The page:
With approximately 6,909 known languages in the world, the study of language is fascinating, but it can also be a significant barrier. Even when speaking our native language, we adapt how we communicate depending on who we are communicating with. For instance, we talk differently with our children than with our parents; we speak differently with a novice than with an expert. One of the biggest communications challenges businesses face is lack of understanding between executives and non-executives. So, how can you as an HR professional overcome the “executive language” barrier to have a more meaningful impact on leadership? Let’s start by translating it.
Different Strokes for Different Folks
How many times do you prepare for a meeting with your leadership that ends up going nowhere? Do you walk away from meetings with your executives trying to decipher and translate what they said and what they meant? It’s not unusual, and it results in frustration and inefficiency for everyone. Understanding who you are talking to, how they process information and how they prefer to communicate can significantly improve your results.
While not all executives are alike, many rose to their leadership role because they exhibit certain characteristics and maintain individual strengths. Knowing the personality type of your executive leaders can help you better understand his/her needs. At Stambaugh Ness, we accomplish this through our adoption of a strengths-based culture. Every employee, including executive leadership, participates in a detailed process that identifies their top strengths. It’s an insider’s look at what makes that person tick, their motivators, and the communication approaches they are more likely to respond to.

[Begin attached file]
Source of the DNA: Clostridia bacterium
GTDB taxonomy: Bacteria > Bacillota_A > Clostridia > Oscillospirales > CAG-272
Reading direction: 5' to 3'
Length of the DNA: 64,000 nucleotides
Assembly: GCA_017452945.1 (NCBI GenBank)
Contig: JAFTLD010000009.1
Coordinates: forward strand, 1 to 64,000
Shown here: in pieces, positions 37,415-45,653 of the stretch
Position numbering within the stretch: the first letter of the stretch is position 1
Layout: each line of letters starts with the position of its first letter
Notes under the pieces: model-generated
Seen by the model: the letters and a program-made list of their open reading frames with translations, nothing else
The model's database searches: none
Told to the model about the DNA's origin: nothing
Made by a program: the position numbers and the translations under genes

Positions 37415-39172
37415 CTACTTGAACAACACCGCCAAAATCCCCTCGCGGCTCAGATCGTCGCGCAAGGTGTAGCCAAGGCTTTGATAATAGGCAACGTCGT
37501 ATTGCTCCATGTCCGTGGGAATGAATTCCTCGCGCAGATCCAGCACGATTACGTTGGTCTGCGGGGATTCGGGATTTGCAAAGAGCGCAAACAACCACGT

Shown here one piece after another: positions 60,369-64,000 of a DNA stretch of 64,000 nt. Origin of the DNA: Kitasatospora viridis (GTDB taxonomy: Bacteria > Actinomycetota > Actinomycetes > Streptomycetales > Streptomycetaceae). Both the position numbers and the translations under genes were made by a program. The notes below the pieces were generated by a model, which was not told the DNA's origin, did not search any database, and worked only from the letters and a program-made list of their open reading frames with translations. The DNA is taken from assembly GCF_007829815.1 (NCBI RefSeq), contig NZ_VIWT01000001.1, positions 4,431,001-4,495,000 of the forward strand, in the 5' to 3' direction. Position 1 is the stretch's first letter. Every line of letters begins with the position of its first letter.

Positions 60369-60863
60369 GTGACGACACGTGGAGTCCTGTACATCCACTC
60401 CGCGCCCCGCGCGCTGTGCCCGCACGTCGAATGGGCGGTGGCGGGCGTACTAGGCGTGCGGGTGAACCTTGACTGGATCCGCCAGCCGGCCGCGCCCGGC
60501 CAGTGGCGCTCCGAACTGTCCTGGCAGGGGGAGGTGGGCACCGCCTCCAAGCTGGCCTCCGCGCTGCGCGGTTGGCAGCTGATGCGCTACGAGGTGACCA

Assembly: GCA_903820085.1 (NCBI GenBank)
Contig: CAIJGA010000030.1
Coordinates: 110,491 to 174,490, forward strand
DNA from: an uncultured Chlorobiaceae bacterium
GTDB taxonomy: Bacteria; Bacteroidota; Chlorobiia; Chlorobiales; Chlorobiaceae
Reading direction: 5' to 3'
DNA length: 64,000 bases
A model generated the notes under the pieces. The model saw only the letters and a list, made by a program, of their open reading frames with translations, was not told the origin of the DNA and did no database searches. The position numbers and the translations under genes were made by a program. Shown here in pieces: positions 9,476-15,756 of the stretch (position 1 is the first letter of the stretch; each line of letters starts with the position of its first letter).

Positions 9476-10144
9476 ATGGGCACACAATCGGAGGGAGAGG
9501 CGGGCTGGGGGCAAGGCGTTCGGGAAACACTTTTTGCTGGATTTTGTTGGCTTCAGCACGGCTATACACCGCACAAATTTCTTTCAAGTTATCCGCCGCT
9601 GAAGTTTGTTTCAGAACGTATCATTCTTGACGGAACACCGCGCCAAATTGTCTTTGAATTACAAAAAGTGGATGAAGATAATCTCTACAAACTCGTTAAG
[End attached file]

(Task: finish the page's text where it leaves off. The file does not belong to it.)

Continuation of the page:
What’s HR Got to Do With It?
While we are not able to dive deeply into individual personalities in this blog, we can take a more general look at the executive language. Typically, leadership positions yearn for concise information and the data to back it up. So, come to them not with a problem, but with a solution. The average executive doesn’t approach business from a human resources perspective, so it is critical that you communicate in a way that connects HR to the strategic goals of the organization. For example, demonstrate how hiring talent will help the company reach their goals, or show how repositioning roles and responsibilities will drive efficiency and grow profits.
Some additional ideas to explore include the use of visuals and metrics to help tell your story, whatever it takes to speak their language. Discover whether your executive prefers email, phone, or in person communications and use that to your advantage. All of these small things can add up to significant gains for you and your department.
By understanding your executive’s language better, you will be in a position to have a greater impact on the organization and ensure that human resources has a seat at the table. Watch this on-demand webinar and discover more tip/tricks about how to Influence not only your boss, but the executive team.